DUBAI: After a scaled-down version in 2021, Art Dubai has returned to its original home in the Madinat Jumeirah, with 100 exhibitors from 44 countries, including Pakistan, seeking to deliver on its promise to grow the art ecosystem and to promote digital art at the same time.
The three-day event, which ends today (Sunday), opened to the public on Friday and welcomed collectors, galleries and institutions. A quick presentation showed how the room was filled with excitement, with everyone expressing the common feeling that it was “good to go back to the good old days”, as the world emerges from its worst crisis in a century. Benedetta Ghione, executive director of Art Dubai, said it was one of their “biggest programs to date”.
In conversation with company registrarBenedetta expressed how great it is to see Art Dubai return to a larger format after Covid-19, given the “essential role it plays in developing the art ecosystem”.
Art Dubai 2022 will open tomorrow
In 2022, the introduction of a new format remained evident, with galleries divided into 4 sections – Modern, Bawwaba (meaning “Door” in Arabic), Contemporary and Digital.
During the preview, established international names such as Perrotin and Galleria Continua alongside local galleries such as Leila Heller, The Third Line and the Green Art Gallery could be noticed.
But what was also interesting was the addition of a new digital section, featuring 17 galleries, showcasing a variety of NFTs (Non Fungible Tokens).
The popularity of the art form was evident, as the preview night saw plenty of crowds of young collectors and those looking to learn about NFTs and Blockchain.
Benedetta highlighted how Dubai is growing as a crypto hub and Art Dubai is in a unique position to showcase the role technology is increasingly playing in the art market.
The digital section sought to provide education on NFTs and how they were not born in a vacuum; rather, they are an evolution of digital practices that have existed in the traditional art space for many years. She also added that “technology can be a bridge between the traditional art world and what comes next.”
This insight is complemented by the Global Art Forum’s four-day program ‘This is the Picture’, which focuses on the growing role of technology and Campus Art Dubai’s 9.0 ‘Blockchain Edition’.
South Asian presence and Pakistani participation:
The South Asian presence was also incredibly strong this year, with several galleries from the subcontinent exhibiting, as well as South Asian artists represented by international galleries. Jhaveri Contemporary (Hall 2, D-1) presented 3 artists: Lubna Chowdhary, Rana Begum and Amina Ahmed. Other exciting gallery names were Experimenter, Nature Morte, Eye for Art and Canvas Gallery.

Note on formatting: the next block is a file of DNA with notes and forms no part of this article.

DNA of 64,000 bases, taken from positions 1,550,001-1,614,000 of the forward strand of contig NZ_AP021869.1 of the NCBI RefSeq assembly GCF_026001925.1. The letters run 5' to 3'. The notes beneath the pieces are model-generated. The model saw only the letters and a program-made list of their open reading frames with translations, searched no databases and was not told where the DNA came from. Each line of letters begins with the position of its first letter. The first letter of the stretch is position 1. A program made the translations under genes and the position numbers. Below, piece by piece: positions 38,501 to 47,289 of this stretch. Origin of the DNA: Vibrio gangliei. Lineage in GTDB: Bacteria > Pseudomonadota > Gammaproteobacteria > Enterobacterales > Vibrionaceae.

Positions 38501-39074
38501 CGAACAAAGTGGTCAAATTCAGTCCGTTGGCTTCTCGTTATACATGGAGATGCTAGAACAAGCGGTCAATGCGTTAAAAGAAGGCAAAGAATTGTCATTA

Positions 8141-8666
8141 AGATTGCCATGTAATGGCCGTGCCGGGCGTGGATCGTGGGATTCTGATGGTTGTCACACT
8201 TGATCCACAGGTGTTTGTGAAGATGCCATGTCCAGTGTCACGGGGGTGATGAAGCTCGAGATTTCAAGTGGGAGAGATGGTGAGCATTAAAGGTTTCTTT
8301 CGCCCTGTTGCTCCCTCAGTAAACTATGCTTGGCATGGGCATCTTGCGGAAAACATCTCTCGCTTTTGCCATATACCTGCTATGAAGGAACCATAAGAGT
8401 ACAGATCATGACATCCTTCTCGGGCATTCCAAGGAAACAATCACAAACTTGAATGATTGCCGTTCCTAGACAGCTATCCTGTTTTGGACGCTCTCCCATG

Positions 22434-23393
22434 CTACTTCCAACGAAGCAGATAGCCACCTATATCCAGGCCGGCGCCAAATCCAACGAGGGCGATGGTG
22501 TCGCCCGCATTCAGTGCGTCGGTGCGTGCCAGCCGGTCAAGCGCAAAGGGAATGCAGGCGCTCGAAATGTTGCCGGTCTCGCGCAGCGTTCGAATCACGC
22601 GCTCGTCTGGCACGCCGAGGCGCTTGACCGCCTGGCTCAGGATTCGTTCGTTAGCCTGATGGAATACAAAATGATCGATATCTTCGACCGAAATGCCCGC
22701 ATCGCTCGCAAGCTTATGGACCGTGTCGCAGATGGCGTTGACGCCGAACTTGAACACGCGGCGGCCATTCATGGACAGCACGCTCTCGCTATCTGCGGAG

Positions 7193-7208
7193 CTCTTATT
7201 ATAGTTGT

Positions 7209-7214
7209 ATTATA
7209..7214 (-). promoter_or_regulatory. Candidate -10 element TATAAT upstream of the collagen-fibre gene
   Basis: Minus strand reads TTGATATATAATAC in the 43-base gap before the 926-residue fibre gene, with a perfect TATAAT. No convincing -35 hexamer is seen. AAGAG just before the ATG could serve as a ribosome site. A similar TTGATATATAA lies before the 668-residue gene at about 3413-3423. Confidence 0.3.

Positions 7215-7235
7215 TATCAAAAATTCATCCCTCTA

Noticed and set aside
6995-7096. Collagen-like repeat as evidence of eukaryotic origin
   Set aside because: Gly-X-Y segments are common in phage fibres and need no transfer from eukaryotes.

Pakistani artists exhibit at Art Dubai 2022
As part of Art Dubai’s South Asian contingent, Canvas Gallery (Hall 3, G-6), located in the Bawaaba section, presented a solo exhibition by Wardha Shabbir.
This was the start of this particular round of work and the high level of interest was evident by heavy footfall in the booth on preview night. The beautiful canvases covered in bright colors combined with the intricacy of the architecturally inspired scenes were truly striking.
company registrar spoke with Wardha at the preview, before she was interviewed by CNBC, about her initial training in the academic discipline of miniature at the prestigious National College of Arts in Lahore, Pakistan.
She explained that although she can practice miniature, the development of her practice allows her to transcend the traditional canon. Her work is moving in that each piece encourages the exploration of an individual’s spiritual path and therefore impacts the evolution of Wardha’s. Her practice also draws attention to the female perspective and the role women play in wider Pakistani society.
Design and culture take center stage as Art Week Dubai kicks off next month
Dubai-based gallery Lawrie Shabibi (Hall 1, C-3) also exhibited Hamra Abbas’s portraits of Lahore’s transgender community. The Vienna-based Krinzinger Gallery (Hall 2, F-1) exhibited a striking black ink work by Waqas Khan, which also garnered a lot of attention.
During the preview, the intricacy and detail of the artwork saw many viewers first skim through and then return for a second look. The Kristin Hjellegjerde gallery, based in London and Berlin (Hall 1, B-5), also presented a fine series of works by Rabia Farooqui, based in Karachi.
Within the Modern section, the Grosvenor Gallery (No 2, E-10) presented 3 artists, including 2 Pakistani. There is a more recent work by Rasheed Araeen complemented by resin works by Zarah Hussein. It was impressive to see the range of established Pakistani artists who are represented and the interest they generate from the wider artistic community.
This year, Art Dubai also provided a platform for several MENA galleries as well as the wider Asian diaspora. Additionally, the continued presence of various forms of abstract art has always been a key feature of Art Dubai. However, this year there was an increased presence of figurative and digital works.
Copyright Business Recorder, 2022